Starting the day with a late breakfast around San Marco.  I like the idea actually, as I end up with Spagetti Vongole. Then with the guilt of what I ate, I  hurry towards Giardini. The smell of  jasmine stretching for meters intoxicates me. The statue of Murer and the cubes of Scarpa are still above water. This place is a heaven on earth…

I don’t know how many times I did it before but my feet take me again to the no longer in use ticket kiosk, it moves me every time with its grace. I caress once again the joints of metal and wood. And then as if by reflex, bypassing all the other buildings, I head towards Sverre Fehn’s legendary Nordic Pavilion.

But what on earth is that? Looks as if there is a new pile in the building. I can’t believe my eyes. Although its cascading volume and its material feel just right for the building, as if derived from its own genes, then again this mass brutally interrupts the visual continuity of this once remarkable ceiling.  Moreover the slender trees are gone as well. “What for?” I ask myself. Without hanging out long at the exhibition I burst out.

I always find Giardini’s atmosphere more appealing than the Arsenale and this time was no exception. I went in and out of all the pavilions. Some were worth a couple of minutes only, but for some, even seasons changed when I was in them. I found the Swiss, the Italian, the Danish and the Venice Pavilions quite impressive. The German Pavilion possibly was the most speculative one of the Biennale. With new slits, this monumental and -with its thick walls- introverted building provided quite astonishing perspectives for the ones who have seen it in the previous years. I had stated already that I found the relation of this move, which might be considered quite attractive on its own, quite meaningless regarding the affiliation it tries to establish with the refugee policies that this country is trying to tackle. Actually my thoughts strengthened after having a chance to see the building and reading everything in it. I wish this building will always be open like this and Germany’s policies in this context will always be much more egalitarian and consistent.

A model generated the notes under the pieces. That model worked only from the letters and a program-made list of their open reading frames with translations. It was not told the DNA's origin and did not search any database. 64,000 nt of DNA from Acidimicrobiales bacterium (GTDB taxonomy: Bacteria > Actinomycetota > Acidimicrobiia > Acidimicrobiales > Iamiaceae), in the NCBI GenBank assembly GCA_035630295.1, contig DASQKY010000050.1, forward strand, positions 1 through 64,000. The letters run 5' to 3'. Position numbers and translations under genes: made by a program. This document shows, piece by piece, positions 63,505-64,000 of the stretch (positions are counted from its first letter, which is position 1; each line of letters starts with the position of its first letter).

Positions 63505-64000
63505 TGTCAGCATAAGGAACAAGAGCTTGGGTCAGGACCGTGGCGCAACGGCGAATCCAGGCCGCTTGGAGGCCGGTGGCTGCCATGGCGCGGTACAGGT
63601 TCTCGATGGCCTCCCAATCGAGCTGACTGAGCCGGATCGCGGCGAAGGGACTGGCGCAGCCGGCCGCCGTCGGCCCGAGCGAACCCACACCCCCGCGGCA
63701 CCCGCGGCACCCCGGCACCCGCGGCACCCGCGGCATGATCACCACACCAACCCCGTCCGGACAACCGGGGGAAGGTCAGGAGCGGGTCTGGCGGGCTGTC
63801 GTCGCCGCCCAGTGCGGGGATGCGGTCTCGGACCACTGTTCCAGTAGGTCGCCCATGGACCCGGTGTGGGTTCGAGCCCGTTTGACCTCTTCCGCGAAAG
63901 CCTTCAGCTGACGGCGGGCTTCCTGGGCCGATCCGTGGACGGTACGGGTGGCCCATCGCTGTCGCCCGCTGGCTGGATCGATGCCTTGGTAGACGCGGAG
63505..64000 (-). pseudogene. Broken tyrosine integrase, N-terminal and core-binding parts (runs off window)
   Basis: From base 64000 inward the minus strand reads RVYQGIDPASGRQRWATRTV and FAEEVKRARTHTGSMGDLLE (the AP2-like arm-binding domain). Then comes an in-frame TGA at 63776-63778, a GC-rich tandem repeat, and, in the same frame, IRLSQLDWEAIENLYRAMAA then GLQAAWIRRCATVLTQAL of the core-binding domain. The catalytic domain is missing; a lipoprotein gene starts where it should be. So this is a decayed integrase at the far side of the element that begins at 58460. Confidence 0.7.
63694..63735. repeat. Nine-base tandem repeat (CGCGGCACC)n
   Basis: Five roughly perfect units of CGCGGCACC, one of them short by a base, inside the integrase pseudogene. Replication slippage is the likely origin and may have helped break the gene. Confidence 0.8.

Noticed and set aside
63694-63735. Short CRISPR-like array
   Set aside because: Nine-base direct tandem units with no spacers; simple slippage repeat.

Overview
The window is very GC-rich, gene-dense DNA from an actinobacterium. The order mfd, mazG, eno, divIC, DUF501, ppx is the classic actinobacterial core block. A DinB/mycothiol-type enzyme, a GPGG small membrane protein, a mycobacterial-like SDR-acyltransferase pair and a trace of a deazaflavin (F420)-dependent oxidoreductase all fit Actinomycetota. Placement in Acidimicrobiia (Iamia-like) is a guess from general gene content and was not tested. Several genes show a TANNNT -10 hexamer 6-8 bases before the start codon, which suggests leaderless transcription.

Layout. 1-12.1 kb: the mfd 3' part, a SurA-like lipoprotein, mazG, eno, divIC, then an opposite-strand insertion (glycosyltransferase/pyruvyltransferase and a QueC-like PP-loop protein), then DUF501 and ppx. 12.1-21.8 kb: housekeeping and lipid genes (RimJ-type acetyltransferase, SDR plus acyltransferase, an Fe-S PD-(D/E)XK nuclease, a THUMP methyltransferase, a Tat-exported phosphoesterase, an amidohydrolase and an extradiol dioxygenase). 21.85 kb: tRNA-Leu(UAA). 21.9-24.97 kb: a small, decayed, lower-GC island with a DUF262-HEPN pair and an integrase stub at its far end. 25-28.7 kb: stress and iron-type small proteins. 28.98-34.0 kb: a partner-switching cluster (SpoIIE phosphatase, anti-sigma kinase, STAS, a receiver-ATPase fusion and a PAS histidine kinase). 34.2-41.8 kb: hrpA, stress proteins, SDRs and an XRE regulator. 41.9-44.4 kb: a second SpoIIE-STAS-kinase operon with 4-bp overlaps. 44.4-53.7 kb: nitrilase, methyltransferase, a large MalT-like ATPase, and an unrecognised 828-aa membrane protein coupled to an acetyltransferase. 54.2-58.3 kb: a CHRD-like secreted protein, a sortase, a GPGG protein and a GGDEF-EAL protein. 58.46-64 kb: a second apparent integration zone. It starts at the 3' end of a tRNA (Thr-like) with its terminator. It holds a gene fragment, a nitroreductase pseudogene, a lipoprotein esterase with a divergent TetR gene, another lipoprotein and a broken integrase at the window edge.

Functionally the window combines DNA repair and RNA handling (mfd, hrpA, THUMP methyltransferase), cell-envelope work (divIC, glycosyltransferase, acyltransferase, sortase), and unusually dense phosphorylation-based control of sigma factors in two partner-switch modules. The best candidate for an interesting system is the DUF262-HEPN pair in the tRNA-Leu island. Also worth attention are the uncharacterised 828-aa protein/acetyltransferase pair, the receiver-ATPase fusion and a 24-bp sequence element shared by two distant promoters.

Although quite simple and conventional in terms of presentation techniques, Spanish Pavilion was the most fulfilling and convincing one for me. It was really very interesting to see how the impact of the traumatic financial crises on architecture could trigger such a positive creative process. I always thought highly of Spanish architecture anyways and have watched closely all along. When I looked at all the projects presented in “Unfinished” –this name by the way is the most problematic part of the exhibit I believe-, I can’t help but salute the quality of the architecture in that geography. Once more I had faith in the potential of design limitations to spark creative and fresh ideas. And once more again, I questioned the overall quality of architecture of the geography where I live.

So this is it, time to go back. The real world awaits me. On one hand I have to reply to flocks of mail messages that has piled up in the last couple of days, on the other I have to squeeze in tens of design meetings for what’s left of the week as I will have to be in Geneva for the Aga Khan Jury next week. The time is always scarce.

When I leave Giardini the sun is about to set and Murer’s woman is almost totally immersed in high tide.

Before coming here, I wrote that I was not too keen to visit the Biennale, but Venice is such an exceptional city that it would not be wrong to say I am having a hard time leaving. It is of course obvious that the quantity of the exhibitions turn into a bombardment of information and that actually it does not have any positive impact on the quality essentially; still let’s give the Biennale its due. I am flying back to Istanbul with lots of questions in my mind and lots images in my memory. And then there is one I will never forget. I wish everyone plenty of days with Venice.